There’s a reason why some people believe government officials are exaggerating the number of COVID-19 fatalities.
One problem is the hodgepodge way states tally those numbers, Fox News has found.
Some states count presumed coronavirus deaths along with confirmed cases under Centers for Disease Control and Prevention guidance issued last month. Other states don’t count those deaths.
Deaths have been classified as a COVID-19 death even after a physician or loved ones reported otherwise. And those who died “with” COVID-19 have been included in the count with those who died “of” COVID-19.
“I think a lot of clinicians are putting that condition (COVID-19) on death certificates when it might not be accurate because they died with coronavirus and not of coronavirus,” Macomb County, Mich., Chief Medical Examiner Daniel Spitz in an interview with the Ann Arbor News last month.
“Are they entirely accurate? No,” Spitz said. “Are people dying of it? Absolutely. Are people dying of other things and coronavirus is maybe getting credit? Yeah, probably.”
The doctor also said he believes there are people who died of COVID-19, but weren’t counted. Determining a COVID-19 death is based on each doctor’s best clinical impression and that varies, he said.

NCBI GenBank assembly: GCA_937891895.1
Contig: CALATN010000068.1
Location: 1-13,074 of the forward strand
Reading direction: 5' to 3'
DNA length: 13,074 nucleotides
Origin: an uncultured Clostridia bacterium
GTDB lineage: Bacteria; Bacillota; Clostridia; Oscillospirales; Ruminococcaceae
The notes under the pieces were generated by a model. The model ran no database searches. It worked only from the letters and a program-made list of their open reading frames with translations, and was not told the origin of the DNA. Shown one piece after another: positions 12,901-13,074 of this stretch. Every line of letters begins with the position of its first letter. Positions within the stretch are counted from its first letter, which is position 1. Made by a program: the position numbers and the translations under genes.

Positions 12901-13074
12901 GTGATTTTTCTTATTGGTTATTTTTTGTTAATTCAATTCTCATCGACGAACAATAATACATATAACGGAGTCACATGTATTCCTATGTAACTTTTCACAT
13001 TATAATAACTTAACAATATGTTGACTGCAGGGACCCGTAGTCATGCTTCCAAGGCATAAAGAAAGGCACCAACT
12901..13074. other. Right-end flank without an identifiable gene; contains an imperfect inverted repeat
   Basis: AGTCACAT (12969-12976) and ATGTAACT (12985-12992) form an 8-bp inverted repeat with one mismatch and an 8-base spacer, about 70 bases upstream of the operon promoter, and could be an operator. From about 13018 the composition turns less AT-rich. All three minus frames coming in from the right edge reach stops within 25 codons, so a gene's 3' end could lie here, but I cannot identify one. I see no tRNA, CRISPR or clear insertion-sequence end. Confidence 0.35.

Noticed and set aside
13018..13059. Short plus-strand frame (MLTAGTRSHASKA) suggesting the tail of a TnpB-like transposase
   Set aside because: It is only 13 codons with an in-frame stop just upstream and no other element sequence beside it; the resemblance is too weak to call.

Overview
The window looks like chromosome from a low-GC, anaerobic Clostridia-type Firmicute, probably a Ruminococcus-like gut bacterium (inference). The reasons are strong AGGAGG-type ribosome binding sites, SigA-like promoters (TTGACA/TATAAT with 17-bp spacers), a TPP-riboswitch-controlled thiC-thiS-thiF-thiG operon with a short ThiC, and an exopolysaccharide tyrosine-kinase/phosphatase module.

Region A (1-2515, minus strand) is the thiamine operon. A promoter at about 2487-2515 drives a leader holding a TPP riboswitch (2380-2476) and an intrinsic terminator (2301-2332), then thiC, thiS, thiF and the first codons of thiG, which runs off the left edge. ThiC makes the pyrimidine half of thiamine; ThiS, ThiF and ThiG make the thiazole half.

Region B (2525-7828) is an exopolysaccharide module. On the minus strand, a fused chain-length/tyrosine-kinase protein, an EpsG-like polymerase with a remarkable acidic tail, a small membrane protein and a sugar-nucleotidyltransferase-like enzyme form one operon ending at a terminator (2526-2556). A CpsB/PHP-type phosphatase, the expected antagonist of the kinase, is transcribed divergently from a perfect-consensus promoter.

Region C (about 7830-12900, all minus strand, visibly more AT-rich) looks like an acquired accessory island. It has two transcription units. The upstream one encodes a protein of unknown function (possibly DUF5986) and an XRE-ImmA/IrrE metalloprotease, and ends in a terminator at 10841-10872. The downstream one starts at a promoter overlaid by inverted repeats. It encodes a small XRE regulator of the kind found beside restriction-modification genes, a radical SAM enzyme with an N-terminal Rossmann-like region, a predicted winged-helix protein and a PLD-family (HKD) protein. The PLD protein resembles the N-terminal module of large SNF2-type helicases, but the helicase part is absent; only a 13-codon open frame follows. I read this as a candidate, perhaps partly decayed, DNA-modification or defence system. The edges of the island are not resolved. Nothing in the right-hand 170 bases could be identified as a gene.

“There’s no uniformity,” he said.
The debate over whether the COVID-19 death count has been exaggerated has intensified as deaths from the virus continue to rise at a steady and alarming rate.
As of Friday, there were 85,974 deaths due to COVID-19 in the United States, according to Johns Hopkins University data. The Centers for Disease Control and Prevention was reporting 83,947 COVID-19 deaths on Friday.
On Wednesday, a report said President Trump and members of the White House Coronavirus Task Force are pushing the CDC to revise the way it counts coronavirus deaths. That change could lead to far fewer deaths being counted.
Trump has privately questioned the number of COVID-19 deaths as the death toll surpassed the 80,000 mark this week, suggesting it may be incorrect or inflated by the current methodology, the Daily Beast reported.
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